About AFCARS

About AFCARS

Background

The Department of Health and Human Services (HHS), Administration for Children and Families (ACF), Children’s Bureau (CB) is responsible for the implementation and management of the Adoption and Foster Care Analysis and Reporting System (AFCARS). State and Tribal title IV-E agencies are required to report AFCARS case-level information on all children in foster care and children who have been adopted with title IV-E agency involvement (per §479 of the Social Security Act). The regulations Visit disclaimer page were updated via the final rule published in May 2020. 

AFCARS Data Uses

AFCARS was established to provide data that would assist in policy development and program management. Data can be used by policymakers at the federal, Tribal, and state levels to assess: how many children are in foster care, reasons why they enter, how they exit, and to develop strategies to prevent their unnecessary placement into foster care. Specifically, the data include information about children who enter foster care, their entries and exits, placement details, and foster/adoptive parent information, which makes it possible to identify trends.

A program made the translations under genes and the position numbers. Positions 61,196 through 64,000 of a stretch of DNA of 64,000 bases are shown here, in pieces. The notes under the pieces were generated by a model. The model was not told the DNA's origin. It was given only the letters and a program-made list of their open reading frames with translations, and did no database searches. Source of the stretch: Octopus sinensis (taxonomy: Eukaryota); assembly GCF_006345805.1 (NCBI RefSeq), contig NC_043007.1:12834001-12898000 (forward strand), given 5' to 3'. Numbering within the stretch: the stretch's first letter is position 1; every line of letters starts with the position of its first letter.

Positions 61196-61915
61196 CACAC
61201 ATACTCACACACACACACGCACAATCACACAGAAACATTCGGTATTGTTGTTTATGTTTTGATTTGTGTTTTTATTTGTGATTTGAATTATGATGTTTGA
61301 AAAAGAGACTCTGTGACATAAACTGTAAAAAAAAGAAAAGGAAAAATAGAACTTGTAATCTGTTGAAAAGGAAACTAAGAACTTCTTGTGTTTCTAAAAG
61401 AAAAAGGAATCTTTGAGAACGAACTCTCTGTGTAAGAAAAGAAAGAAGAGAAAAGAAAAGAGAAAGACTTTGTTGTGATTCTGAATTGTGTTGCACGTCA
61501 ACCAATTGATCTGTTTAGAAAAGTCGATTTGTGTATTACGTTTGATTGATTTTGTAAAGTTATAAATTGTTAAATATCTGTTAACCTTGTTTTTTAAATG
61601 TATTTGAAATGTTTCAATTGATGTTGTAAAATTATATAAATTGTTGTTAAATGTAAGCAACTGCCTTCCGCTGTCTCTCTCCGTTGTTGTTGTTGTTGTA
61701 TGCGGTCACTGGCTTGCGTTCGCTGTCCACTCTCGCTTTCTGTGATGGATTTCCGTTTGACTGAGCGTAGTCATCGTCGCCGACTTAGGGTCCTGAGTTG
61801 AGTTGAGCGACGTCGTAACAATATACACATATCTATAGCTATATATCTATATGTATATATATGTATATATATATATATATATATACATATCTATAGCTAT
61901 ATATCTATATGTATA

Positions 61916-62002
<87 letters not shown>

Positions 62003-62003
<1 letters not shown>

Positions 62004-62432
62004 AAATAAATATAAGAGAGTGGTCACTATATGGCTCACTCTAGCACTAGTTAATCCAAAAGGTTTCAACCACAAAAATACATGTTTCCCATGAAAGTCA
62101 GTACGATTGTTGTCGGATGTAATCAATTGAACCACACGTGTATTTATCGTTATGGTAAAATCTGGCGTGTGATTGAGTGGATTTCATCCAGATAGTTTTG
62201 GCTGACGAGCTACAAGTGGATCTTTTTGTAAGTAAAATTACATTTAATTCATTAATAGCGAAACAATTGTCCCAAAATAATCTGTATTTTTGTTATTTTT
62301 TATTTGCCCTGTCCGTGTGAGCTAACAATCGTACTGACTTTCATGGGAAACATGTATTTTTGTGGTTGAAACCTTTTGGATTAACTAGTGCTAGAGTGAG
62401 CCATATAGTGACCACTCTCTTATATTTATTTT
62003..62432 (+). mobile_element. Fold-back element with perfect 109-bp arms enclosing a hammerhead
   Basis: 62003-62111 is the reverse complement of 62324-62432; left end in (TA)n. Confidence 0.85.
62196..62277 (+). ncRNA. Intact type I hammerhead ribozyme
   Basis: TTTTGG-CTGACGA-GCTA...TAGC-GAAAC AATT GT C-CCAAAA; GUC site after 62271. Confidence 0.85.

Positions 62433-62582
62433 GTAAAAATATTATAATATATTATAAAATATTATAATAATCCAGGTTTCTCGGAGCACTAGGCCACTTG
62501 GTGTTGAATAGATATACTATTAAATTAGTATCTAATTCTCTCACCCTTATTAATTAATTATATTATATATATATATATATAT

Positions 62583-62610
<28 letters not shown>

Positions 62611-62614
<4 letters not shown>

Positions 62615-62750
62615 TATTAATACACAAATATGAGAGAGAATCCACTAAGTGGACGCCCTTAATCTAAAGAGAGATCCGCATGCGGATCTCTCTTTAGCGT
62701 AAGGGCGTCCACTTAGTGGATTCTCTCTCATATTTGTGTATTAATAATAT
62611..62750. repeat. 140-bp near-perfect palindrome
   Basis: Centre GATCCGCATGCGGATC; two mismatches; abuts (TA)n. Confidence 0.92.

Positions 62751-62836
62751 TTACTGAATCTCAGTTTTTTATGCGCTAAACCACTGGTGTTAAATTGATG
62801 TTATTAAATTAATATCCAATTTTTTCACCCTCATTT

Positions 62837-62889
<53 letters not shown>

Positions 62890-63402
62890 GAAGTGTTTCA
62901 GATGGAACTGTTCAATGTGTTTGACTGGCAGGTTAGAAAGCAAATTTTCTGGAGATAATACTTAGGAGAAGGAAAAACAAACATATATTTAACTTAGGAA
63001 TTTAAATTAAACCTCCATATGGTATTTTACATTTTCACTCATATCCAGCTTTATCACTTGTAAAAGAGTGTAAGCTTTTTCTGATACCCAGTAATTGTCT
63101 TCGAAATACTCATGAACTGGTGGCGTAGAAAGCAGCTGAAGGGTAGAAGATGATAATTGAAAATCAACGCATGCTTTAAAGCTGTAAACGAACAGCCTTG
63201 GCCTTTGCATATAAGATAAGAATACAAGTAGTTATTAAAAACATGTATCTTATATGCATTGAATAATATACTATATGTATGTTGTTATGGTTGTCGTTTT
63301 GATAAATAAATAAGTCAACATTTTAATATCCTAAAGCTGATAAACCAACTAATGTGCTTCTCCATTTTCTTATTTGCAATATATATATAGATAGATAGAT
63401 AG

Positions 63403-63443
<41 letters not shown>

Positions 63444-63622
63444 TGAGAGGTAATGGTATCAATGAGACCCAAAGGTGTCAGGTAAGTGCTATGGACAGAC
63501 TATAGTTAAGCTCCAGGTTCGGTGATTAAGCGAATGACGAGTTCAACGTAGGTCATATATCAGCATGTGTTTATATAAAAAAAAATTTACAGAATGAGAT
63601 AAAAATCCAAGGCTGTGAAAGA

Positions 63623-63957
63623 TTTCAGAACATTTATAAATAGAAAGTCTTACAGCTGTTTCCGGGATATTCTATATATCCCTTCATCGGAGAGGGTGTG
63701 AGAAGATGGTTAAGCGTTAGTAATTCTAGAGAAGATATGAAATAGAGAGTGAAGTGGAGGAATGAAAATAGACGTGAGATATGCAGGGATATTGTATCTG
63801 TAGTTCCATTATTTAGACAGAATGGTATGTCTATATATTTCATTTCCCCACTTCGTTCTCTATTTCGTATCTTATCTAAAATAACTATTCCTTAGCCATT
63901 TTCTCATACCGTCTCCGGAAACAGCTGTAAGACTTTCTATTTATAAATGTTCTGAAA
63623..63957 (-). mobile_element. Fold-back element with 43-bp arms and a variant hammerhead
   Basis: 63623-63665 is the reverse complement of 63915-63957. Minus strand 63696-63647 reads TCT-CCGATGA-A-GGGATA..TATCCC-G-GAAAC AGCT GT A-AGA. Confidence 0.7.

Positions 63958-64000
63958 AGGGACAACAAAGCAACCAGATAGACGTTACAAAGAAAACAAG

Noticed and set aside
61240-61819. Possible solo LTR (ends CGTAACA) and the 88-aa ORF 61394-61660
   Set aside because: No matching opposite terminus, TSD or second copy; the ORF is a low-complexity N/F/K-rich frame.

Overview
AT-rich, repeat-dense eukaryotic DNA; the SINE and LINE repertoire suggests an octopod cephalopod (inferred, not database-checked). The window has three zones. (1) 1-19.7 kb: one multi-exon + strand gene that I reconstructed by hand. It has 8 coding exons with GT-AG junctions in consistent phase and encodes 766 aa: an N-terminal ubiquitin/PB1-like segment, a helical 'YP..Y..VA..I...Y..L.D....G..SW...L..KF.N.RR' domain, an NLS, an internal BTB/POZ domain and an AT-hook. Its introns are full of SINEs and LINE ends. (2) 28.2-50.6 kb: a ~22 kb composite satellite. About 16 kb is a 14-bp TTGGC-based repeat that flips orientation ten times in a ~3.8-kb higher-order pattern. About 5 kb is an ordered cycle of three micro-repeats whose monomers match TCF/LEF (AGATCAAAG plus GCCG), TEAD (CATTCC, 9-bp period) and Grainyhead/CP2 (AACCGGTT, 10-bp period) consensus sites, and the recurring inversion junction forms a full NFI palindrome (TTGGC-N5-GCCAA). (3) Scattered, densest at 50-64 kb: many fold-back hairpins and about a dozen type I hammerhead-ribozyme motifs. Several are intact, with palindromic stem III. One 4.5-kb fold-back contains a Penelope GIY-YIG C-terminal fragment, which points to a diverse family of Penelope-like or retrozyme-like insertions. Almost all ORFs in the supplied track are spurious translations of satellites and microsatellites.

The data enable the Children’s Bureau to administer the federal title IV-E foster care and adoption assistance programs more effectively. The Children’s Bureau and ACF use these data for a number of purposes, including:

  • responding to Congressional requests for current data on children in foster care or those who have been adopted;
  • responding to questions and requests from other Federal departments and agencies, including the General Accounting Office (GAO), the Office of Management and Budget (OMB), the Department of Health and Human Services’ Office of Inspector General (OIG), national advocacy organizations, States, Tribes, and other interested organizations;
  • developing short and long-term budget projections;
  • developing trend analyses and short and long-term planning;
  • targeting areas for greater or potential technical assistance efforts, for discretionary service grants, research and evaluation, and regulatory change; and
  • determining and assessing outcomes for children and families.

Additionally, the AFCARS data are used specifically in the:

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